He’s also getting the offers. A year ago, Gooding was being sent five or six scripts a month. He says he now gets 40 or more scripts every week. And they’re interesting parts, particularly for an African-American actor. ”People are starting to look at me,” he says, ”as a Cuba Gooding Jr., rather than as a black actor, and I appreciate that because I’ll always be black, thank the good Lord.”

Brooks has already put Gooding to work playing a high-powered art dealer opposite Jack Nicholson in his next movie, tentatively titled Old Friends. Mike Nichols, Steven Spielberg, and Jon Turteltaub (Phenomenon) have also called. ”It’s amazing to be able to work with great directors,” he says, ”but it needs to be the right project. Steven Spielberg could come to me and say, ”Okay, I’d like you to put a rag on your head and yell ‘Mogumbo mojumbo’ and I’d like you to do it with a little Vaseline on your lips.’ And I’d say, ‘Well, Steven, kiss all parts of my black ass. I love ya, but you can go home with that bulls—.”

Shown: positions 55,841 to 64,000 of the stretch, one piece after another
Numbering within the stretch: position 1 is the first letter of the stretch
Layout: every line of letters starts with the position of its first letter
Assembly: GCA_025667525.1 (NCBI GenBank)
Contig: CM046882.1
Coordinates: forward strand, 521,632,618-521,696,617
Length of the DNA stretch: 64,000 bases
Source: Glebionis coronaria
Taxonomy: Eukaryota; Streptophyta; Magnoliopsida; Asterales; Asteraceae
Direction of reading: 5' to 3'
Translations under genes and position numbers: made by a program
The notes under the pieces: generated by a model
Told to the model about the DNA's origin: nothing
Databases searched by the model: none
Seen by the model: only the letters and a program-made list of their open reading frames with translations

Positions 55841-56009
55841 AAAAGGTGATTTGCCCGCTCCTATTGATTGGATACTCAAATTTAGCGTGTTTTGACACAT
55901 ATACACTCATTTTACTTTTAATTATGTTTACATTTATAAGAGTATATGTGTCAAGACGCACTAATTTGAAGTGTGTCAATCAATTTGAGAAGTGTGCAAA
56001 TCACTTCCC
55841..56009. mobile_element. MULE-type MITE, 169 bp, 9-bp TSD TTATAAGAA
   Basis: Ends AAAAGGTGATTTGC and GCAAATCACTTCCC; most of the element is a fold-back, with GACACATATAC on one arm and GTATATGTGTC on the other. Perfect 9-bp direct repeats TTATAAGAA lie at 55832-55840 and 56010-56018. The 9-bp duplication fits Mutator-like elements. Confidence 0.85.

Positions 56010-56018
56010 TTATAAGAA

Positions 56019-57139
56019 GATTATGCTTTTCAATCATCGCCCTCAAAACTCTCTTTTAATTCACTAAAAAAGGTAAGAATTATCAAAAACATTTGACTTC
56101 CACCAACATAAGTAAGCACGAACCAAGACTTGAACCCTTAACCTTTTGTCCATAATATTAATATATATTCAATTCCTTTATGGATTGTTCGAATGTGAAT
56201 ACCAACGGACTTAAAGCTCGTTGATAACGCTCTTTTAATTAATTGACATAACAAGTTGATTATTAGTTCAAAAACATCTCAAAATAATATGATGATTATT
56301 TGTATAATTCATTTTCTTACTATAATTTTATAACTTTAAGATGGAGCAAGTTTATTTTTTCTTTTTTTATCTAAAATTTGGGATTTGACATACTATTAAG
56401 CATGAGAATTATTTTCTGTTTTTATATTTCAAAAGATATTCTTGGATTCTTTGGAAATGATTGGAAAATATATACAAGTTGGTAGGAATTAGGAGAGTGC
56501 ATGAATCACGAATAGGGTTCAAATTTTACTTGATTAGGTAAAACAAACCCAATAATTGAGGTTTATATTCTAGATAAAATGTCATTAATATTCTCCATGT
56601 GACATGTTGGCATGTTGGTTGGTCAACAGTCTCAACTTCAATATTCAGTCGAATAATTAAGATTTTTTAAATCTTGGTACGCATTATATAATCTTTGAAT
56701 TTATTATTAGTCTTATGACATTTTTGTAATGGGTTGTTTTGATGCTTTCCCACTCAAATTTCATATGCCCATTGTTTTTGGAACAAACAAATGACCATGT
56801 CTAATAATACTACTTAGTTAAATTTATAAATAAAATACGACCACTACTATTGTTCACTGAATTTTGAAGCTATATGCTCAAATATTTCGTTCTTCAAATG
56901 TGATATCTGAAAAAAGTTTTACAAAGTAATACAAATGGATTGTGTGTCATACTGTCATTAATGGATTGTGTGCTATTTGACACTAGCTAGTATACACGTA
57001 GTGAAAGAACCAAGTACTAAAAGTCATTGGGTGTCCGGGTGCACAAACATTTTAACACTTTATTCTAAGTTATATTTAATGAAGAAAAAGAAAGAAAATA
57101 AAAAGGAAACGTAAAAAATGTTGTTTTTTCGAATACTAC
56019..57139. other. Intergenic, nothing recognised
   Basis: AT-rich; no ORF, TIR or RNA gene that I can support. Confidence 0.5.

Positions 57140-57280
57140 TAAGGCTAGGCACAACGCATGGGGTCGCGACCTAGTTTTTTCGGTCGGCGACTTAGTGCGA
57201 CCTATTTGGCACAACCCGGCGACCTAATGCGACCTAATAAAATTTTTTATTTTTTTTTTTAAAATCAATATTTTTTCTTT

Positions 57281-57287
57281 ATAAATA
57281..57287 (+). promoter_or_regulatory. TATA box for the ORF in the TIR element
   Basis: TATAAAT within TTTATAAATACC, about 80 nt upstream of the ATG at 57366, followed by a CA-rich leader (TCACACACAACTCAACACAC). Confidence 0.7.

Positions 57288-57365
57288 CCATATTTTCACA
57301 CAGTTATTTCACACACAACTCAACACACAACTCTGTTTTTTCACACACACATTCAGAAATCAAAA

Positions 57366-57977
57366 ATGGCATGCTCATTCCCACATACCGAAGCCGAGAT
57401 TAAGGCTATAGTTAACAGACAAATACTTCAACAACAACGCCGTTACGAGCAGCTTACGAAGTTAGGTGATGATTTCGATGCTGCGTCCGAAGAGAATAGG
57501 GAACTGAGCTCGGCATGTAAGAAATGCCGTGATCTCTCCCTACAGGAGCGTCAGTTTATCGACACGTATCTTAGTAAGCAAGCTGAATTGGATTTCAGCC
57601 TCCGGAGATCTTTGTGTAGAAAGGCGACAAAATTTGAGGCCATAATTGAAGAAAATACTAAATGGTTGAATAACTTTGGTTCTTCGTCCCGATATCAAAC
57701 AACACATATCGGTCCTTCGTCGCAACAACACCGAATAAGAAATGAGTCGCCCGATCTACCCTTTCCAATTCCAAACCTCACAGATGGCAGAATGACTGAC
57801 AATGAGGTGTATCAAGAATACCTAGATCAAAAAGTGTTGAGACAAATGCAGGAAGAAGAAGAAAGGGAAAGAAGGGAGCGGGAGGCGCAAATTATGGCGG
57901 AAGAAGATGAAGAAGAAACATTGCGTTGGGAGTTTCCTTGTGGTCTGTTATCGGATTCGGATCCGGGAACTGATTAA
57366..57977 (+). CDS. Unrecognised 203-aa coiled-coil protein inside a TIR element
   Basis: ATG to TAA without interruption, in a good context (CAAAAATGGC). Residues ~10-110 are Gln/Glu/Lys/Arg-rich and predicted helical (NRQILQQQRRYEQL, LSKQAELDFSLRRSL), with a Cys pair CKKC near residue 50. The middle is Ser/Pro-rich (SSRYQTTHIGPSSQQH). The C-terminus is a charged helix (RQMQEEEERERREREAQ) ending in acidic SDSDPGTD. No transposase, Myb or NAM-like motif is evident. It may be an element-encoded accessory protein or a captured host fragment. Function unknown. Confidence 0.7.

When he’s not busy signing $100 bills for fans (he writes “Show me the…” and draws an arrow pointing to Ben Franklin’s head) or playing celebrity hockey games with his buddy Cruise and Wayne Gretzky, Gooding hangs out at home in L.A. with his wife, Sara, a former teacher (whom he met at age 21 before all the hype); their 2-year-old son, Spencer; their new baby, Mason; and their three gargantuan Great Danes, Lollipop, Pitch Black Jr., and Woodrow.

Impressive for a former taco vendor whose first professional gig was as a break-dancer on stage behind Lionel Richie at the 1984 Olympic Games. But there’s one twist in this happy story: Although he has risen to the top of his game playing a hotshot NFL star who sticks with his longtime agent even after hitting the big time, Gooding himself has demonstrated a peculiar restlessness when it comes to the people who have helped guide his career. He’s switched agents six times in 10 years and has changed publicists four times in the past three months. That’s a lot of shuffling in an industry where everybody knows everybody else’s business.

“If an agent is instrumental in helping to secure a role for an actor and the results are as perfect as they have been for Cuba, why change things? What Cuba’s got is what we all strive for,” says Paradigm agent Sam Gores, who represented Gooding when he got the role in Maguire. “This decision can’t possibly be about business. It’s become about character and integrity and principles.”